Knowledge Maturing: The Scopes
The macro phase model provides a first insight in the nature of maturing. To refine this view we have to consider the different levels of interaction that accompany this process. Here we find a progression from the level of individuals to the level of communities, and, finally, to the level of organisation. During the maturing process from expressing ideas to formalization we find patterns in the flow of knowledge from the individual to the organisational level.
- The starting point is the knowledge worker as an individual. Coming up with new ideas and experiences, they often freely share these with others.
- If these experiences are to spread, a joint understanding is necessary, and is accomplished by communication within groups sharing the same interest and vision. Such communities are compelled to find a common footing for their joint action and the achievement of common goals.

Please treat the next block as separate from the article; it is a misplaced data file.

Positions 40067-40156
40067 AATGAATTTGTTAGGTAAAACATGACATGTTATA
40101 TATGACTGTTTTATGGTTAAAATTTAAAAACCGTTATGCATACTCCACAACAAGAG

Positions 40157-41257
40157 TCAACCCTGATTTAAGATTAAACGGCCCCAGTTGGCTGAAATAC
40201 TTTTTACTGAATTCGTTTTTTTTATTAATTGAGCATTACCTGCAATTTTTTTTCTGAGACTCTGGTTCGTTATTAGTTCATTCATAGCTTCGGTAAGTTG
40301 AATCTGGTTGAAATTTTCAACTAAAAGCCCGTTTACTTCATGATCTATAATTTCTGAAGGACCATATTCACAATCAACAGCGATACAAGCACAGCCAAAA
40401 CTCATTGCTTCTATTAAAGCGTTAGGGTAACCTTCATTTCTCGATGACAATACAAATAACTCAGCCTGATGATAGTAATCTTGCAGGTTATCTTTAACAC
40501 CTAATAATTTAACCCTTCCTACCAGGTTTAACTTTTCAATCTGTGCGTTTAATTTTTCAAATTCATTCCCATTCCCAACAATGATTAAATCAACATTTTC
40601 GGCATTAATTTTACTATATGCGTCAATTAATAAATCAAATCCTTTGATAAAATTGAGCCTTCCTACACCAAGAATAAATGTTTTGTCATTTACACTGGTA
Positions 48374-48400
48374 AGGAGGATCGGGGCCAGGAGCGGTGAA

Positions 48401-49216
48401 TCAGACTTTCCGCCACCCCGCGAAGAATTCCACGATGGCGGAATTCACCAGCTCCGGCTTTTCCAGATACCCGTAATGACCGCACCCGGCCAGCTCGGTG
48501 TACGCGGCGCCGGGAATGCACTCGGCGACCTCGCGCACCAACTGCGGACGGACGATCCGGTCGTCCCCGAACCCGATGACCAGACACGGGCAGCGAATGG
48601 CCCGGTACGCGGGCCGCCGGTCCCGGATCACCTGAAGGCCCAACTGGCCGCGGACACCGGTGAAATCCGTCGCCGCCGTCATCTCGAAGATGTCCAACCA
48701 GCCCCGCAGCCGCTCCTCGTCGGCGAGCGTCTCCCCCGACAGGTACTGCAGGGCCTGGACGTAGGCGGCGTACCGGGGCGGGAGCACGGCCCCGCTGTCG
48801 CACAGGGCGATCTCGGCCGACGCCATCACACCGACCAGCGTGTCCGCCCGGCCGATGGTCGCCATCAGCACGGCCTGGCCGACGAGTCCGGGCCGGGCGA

- However, communities are characterised by common interests and aim at the exchange of experience and not at the realisation of common goals. This is the focus of the organisations, the third level of interaction. In the organisation knowledge workers join their forces to direct them towards agreed or given targets. This requires even more understanding, coherence, and agreement than the mere exchange of information in communities. Thus it is usual that organisations actively propagate to their members the goals for which they strive and the ideas associated with those goals.
It has to be remarked that maturing processes often go beyond intraorganisational learning processes; in particular on the individual level many of them are interorganisational, e.g., personal networks. Not only in SMEs, but also in big companies, communities often cross organisational boundaries and new influential ideas come from partners and customers.